Identification and localization of the structural proteins of anguillid herpesvirus 1
1 Central Veterinary Institute of Wageningen UR, P.O. Box 65, 8200 AB Lelystad, The Netherlands
2 Virology Division, Department of Infectious Diseases and Immunology, Faculty of Veterinary Medicine, Utrecht University, P.O. Box 80.165, 3508 TD Utrecht, The Netherlands
3 Proteomic and Microbiology (Pentagone), Interdisciplinary Center of Mass spectrometry (CISMa), University of Mons, Place du parc 20, B-7000 Mons, Belgium
4 Laboratory of Biochemistry, Wageningen University, Dreijenlaan 3, 6703 HA Wageningen, The Netherlands
5 Immunology-Vaccinology (B43b), Department of Infectious and Parasitic Diseases, Faculty of Veterinary Medicine, University of Liège, B-4000 Liège, Belgium
Veterinary Research 2011, 42:105 doi:10.1186/1297-9716-42-105Published: 5 October 2011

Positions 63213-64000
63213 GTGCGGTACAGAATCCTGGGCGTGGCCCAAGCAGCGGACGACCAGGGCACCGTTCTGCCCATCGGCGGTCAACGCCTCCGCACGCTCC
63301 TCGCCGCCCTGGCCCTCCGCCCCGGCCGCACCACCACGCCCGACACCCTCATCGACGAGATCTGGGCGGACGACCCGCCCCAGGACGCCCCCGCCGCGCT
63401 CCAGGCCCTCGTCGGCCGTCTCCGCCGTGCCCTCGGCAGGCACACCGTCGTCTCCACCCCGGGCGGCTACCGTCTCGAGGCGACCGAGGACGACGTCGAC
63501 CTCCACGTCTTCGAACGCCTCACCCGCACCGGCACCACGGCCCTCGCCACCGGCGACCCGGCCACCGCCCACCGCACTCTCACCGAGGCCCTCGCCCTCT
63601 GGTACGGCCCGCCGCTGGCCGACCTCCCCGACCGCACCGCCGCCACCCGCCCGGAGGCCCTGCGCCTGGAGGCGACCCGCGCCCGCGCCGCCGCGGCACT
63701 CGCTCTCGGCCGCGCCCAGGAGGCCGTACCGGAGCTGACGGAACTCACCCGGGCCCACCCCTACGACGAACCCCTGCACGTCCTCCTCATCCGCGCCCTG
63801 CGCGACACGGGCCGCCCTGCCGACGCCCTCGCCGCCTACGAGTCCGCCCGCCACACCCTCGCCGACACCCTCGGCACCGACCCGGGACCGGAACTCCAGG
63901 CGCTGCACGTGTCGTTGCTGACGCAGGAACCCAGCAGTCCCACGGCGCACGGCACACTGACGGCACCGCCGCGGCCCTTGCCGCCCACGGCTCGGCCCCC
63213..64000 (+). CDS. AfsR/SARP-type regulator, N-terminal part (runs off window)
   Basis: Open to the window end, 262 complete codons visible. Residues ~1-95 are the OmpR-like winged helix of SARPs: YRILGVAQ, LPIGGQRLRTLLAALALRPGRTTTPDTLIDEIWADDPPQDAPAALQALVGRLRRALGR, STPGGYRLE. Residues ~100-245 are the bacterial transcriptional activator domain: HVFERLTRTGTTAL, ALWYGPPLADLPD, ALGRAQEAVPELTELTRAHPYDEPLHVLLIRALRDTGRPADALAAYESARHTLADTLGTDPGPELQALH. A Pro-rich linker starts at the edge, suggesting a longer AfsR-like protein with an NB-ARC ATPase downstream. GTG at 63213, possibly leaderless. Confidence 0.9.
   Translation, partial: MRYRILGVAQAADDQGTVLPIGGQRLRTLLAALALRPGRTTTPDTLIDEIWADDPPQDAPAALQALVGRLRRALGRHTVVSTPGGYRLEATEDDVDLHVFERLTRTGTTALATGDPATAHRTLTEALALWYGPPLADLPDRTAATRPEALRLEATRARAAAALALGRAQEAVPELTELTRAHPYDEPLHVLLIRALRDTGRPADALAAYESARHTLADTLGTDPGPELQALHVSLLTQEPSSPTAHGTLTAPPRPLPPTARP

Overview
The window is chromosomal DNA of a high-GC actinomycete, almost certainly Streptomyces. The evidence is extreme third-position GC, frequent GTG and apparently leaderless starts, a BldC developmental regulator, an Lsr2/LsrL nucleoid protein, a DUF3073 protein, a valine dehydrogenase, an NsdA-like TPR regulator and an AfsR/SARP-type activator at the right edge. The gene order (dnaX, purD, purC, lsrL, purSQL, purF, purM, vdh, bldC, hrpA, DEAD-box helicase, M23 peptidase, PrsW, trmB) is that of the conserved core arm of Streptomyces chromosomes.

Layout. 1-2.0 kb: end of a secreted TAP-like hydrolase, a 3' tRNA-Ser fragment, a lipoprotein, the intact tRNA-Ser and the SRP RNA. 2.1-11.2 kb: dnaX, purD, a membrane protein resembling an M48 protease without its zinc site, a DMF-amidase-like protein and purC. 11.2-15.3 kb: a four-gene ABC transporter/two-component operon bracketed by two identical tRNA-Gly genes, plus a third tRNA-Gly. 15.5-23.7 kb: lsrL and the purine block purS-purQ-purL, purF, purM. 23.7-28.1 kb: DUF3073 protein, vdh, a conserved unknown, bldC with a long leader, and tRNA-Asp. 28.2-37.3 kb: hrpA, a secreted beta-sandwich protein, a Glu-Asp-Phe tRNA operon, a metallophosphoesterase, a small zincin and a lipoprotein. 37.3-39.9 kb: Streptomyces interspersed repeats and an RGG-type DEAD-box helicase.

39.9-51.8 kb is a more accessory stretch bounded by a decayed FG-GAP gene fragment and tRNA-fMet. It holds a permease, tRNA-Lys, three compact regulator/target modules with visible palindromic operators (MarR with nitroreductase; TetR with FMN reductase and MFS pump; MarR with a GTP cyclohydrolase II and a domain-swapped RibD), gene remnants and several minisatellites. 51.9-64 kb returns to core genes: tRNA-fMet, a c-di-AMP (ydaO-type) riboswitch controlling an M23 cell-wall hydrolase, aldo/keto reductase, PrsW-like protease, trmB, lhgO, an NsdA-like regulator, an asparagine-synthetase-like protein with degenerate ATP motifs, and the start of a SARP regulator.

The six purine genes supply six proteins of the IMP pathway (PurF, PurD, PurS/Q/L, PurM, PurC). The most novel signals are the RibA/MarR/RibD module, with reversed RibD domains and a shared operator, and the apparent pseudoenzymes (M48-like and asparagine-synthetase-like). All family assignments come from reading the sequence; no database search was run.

Many of the known fish herpesviruses have important aquaculture species as their natural host, and may cause serious disease and mortality. Anguillid herpesvirus 1 (AngHV-1) causes a hemorrhagic disease in European eel, Anguilla anguilla. Despite their importance, fundamental molecular knowledge on fish herpesviruses is still limited. In this study we describe the identification and localization of the structural proteins of AngHV-1. Purified virions were fractionated into a capsid-tegument and an envelope fraction, and premature capsids were isolated from infected cells. Proteins were extracted by different methods and identified by mass spectrometry. A total of 40 structural proteins were identified, of which 7 could be assigned to the capsid, 11 to the envelope, and 22 to the tegument. The identification and localization of these proteins allowed functional predictions. Our findings include the identification of the putative capsid triplex protein 1, the predominant tegument protein, and the major antigenic envelope proteins. Eighteen of the 40 AngHV-1 structural proteins had sequence homologues in related Cyprinid herpesvirus 3 (CyHV-3). Conservation of fish herpesvirus structural genes seemed to be high for the capsid proteins, limited for the tegument proteins, and low for the envelope proteins. The identification and localization of the structural proteins of AngHV-1 in this study adds to the fundamental knowledge of members of the Alloherpesviridae family, especially of the Cyprinivirus genus.